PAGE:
The FUTURE Part 3: A Corporate Strategy for the Gig Economy – Newton’s BALLZ

 The correct name for what I’m talking about is actually Newton’s Cradle which according to Wikipedia is…

“… a device that demonstrates the conservation of momentum and energy…”.

But that’s branding for you. More on that in a moment…

Dear Corporate America,


I’m the gig economy and I wanted you to better understand the threat I represent to you. But first, let’s understand what got us here in the first place.
Part of the explanation is simply a natural consequence of social and technological advancements. The internet happened, social media happened. A.I. and new automation IS happening. But for you large corporations with brands that date back to the generations of my parents, grandparents and beyond, something else also happened. Our social contract was broken.

Gone are the days where anyone holds any expectation of loyalty; whether that’s B2B, B2C or between businesses and their employees. We know any publicly traded business is primarily beholden to its shareholders and we’re wary of your old-school ads with their high-gloss finish on what’s that thing you’re advertising on? TV? You still use that?
If you want to distinguish yourself in today’s economy, committing yourself to your founding reason for being and the reestablishment of that social contract wouldn’t be a bad place to start.
Perhaps it’s a good thing I came up with the following boat analogy after I’d prepared for the presentation above. It allowed me to illustrate it with more justice than what I would have done in PowerPoint. The point is, there are numerous advantages I enjoy as a small, virtual, digital marketing agency, and you should understand them.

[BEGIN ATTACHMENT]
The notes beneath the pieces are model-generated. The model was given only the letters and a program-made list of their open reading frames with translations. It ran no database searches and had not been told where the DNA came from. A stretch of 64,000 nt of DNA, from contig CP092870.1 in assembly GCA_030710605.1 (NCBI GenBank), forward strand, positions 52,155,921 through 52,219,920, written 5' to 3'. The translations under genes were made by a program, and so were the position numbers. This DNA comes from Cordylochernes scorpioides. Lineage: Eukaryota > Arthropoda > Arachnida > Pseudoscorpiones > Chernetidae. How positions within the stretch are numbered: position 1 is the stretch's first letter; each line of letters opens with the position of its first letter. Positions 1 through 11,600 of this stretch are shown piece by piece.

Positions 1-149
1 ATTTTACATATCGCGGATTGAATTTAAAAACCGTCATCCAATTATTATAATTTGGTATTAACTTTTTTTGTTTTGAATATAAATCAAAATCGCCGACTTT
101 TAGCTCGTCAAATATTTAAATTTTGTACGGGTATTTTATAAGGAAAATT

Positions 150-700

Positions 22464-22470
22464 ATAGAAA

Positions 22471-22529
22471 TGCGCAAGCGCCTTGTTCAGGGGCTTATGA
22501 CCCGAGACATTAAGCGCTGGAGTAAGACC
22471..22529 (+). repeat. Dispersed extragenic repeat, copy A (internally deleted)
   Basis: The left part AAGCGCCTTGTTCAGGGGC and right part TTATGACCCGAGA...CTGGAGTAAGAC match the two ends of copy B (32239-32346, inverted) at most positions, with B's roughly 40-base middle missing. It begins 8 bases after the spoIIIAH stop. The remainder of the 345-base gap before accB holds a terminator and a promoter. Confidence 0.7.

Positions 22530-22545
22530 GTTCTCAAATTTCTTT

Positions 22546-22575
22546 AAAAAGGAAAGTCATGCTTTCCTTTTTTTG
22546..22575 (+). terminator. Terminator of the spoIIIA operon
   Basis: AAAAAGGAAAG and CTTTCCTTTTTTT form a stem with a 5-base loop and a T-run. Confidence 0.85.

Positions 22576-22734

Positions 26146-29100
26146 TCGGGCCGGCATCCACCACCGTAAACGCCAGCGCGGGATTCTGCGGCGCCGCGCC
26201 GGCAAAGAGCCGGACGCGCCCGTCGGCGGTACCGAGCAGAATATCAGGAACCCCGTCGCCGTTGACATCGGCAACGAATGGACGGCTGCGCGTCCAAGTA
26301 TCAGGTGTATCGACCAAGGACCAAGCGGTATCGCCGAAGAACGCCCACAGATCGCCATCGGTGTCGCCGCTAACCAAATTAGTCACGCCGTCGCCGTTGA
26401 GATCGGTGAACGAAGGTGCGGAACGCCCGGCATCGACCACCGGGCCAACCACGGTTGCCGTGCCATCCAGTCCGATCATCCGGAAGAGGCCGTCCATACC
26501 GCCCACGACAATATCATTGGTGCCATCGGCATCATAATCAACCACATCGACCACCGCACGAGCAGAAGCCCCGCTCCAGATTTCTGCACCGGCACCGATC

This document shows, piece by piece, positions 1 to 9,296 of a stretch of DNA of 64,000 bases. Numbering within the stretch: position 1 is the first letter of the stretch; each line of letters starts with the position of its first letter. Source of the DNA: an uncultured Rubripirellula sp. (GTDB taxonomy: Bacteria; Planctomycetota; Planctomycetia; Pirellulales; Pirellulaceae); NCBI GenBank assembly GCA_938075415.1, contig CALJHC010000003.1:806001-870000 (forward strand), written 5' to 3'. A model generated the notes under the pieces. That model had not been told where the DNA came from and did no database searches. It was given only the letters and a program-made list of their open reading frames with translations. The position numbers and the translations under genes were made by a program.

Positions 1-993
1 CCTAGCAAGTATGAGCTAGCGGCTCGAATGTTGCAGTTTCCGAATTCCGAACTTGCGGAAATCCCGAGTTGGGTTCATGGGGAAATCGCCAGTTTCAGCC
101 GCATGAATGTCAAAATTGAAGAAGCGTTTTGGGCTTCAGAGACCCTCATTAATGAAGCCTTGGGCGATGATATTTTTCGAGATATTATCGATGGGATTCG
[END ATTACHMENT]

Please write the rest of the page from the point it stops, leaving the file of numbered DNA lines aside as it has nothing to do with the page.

By the way, another advantage not mentioned in my presentation is this: I’m free to speak my mind! I get to be honest with my audience. The very existence of my content channel BIYF Marketing is a reconciliation of my professional self and myself among friends. For however many people may object to my content or style (and I suspect it’s very few), I have found many more who are quite comfortable with it.
These advantages will not be replicable for all business models or all industries, and I’m not saying brick and mortar businesses don’t still enjoy their own set of advantages. But I imagine it would be prudent for executives of large and longstanding corporations to take stock of what these advantages are, how they represent a threat, and to be mindful of how those threats may be absorbed internally or neutralized.
The solution I’ve concluded is Newton’s Cradle, also referred to as Newton’s Balls (great for my branding), and also known as the Executive Ball Clicker (great for the audience of this article). Replace the word ‘device’ with ‘business’ and the definition becomes:
“A business that demonstrates the conservation of momentum and energy”
My suggestions are fairly straightforward:
1) Don’t create your own competition – don’t do what the agencies did. If there are new efficiencies afforded by technology, of course, take advantage of them. But doing so with the sole objective of reducing your payroll is shortsighted. You may be creating a legion of freelancers ready to steal your clientele and you may soon find yourself competing for top talent as a consequence.
2) It’s great to humanize your technology, but don’t do it at the expense of dehumanizing your brand. Using chatbots for example as a fast and triaged customer support system is a great idea, but make sure there’s still someone with a pulse who can talk with your customers when they feel that’s what they need.
In short, become a business that demonstrates the conservation of momentum and energy such that everyone (your consumers, employees, vendors, etc.) become brand ambassadors for you.


Do you feel like your business is slipping into oblivion along with the industrial age?

Visit my personal page and let’s set up a call:


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